Letters on the American Axle strike
17 March 2008
The following is a selection of letters sent to the World Socialist Web Site on the American Axle strike.
I wouldn’t cross the picket line at the Three Rivers off-site warehouse. My employer insisted that I cross, so I quit. UAW helped me gather my gear from my truck and gave me a 250-mile ride back to my home in Ohio. I was locked out for a very long time at a previous job at AK Steel in Middletown, Ohio, so I know what the workers at American Axle are going through. Kind of ironic that someone who is not a UAW member is willing to give up his job and be blackballed in the industry in solidarity, while the UAW allowed its non-American Axle plants to operate with parts until they ran out. I imagine that the plants now shut down due to lack of parts will resume operation when they begin receiving sufficient parts from elsewhere. What kind of a union eats its own? One need look no further than the mess involving a UAW-organized Accuride facility in Kentucky a few years back. While they were on strike, then locked out, parts from their plant continued to be assembled by UAW workers at a Louisville plant. Go figure. Evidently, an injury to one is not an injury to all in the UAW.
12 March 2008
I’ve been retired for seven years now from GM. In my last couple years, while walking in the assembly plant, I had a boss drive up to me and tell me, “There aren’t too many like you around anymore.” What he meant was that almost all of the workers believed in the “get-along” system. Not only that, but the workers also believed in two-party boss politics and many were now conservative Republicans. It more than once occurred to me and a few like me that the only way the workers will realize what side they are on is to get attacked by the companies. Maybe now they will start remembering what their fathers and grandfathers told them about the companies.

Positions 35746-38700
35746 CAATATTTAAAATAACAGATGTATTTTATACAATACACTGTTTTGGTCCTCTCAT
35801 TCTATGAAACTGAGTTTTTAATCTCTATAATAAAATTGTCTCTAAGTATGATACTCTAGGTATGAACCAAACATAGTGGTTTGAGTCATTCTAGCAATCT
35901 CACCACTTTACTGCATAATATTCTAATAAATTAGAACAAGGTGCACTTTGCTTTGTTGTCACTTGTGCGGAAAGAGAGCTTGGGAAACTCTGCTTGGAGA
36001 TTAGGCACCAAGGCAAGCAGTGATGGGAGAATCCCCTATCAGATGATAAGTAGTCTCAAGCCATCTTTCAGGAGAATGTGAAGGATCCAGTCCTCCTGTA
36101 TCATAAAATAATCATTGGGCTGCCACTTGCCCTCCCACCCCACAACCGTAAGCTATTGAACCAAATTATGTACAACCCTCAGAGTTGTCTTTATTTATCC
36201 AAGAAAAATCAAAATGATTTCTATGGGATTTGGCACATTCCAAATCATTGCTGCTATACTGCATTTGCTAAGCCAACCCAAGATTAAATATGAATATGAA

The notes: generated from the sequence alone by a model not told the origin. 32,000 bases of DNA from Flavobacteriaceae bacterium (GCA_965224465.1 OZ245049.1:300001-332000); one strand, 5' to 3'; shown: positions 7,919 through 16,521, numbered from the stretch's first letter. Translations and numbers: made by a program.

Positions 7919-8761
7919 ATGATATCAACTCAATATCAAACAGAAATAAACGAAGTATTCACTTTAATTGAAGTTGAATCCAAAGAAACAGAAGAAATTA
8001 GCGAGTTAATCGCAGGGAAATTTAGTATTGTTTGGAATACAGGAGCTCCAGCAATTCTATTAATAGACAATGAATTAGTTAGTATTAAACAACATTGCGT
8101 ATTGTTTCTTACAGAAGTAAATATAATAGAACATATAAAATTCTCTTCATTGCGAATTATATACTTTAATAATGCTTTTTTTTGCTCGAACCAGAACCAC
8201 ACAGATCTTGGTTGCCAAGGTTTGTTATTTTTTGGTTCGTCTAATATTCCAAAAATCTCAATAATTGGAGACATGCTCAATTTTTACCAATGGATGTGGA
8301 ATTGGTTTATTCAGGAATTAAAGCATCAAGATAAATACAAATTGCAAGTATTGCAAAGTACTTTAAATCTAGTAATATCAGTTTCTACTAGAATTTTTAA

Perry, Michigan, USA
14 March 2008* * *
I commend the form as well as the content of Jerry White’s article of March 14 on a conversation between a SEP reporting team and striking Detroit Axle workers. Instead of a regular interview, the author presented a clear, more informal description, assessment and summary of the meaning of an important dialogue with these workers who are awakening to the class and political independence issues that labor faces internationally. He provided essential background with the context and history of their struggle, and elucidated the workers changing views of ownership and especially the symbiotic corporate-government-union relationship. Greater numbers of workers will become aware that the two-party corporate system is alien to our independent class interests and that the unions serve as loyal, nationalist tools of the corporations and government.
Some of the most important of the author’s comments were: “Appeals to the Democrats—like Clinton and Obama—or the Republicans are fruitless because they answer to the same corporations attacking the working class. Workers have no political voice through these two big business parties. Did we have a chance to vote on going to war in Iraq? Do workers get to vote on the destruction of their jobs?” Regarding the type of political movement needed, he writes, “That is the most important question. You have to unite working people on the basis of a common program that defends their interests. The aim of such a movement must be to fight for political power—so the priorities of society are set by working people, instead of by the wealthy elite.” And on the issue of ownership of the social wealth that is produced by labor: “We posed this to workers on the picket line: Why should these vast industrial assets—built up by generations of workers—be the personal property of Dauch [who makes $179,000 a week] and others who are only concerned with enriching themselves? The auto industry should be put under public ownership and be run for the common good, not private profit.”
The immediacy of White’s representation made me feel as if I were there on the picket line with him as part of the discussion, as well as engaged in a later post-intervention meeting to evaluate the significance of the learning experience. Well done!
14 March 2008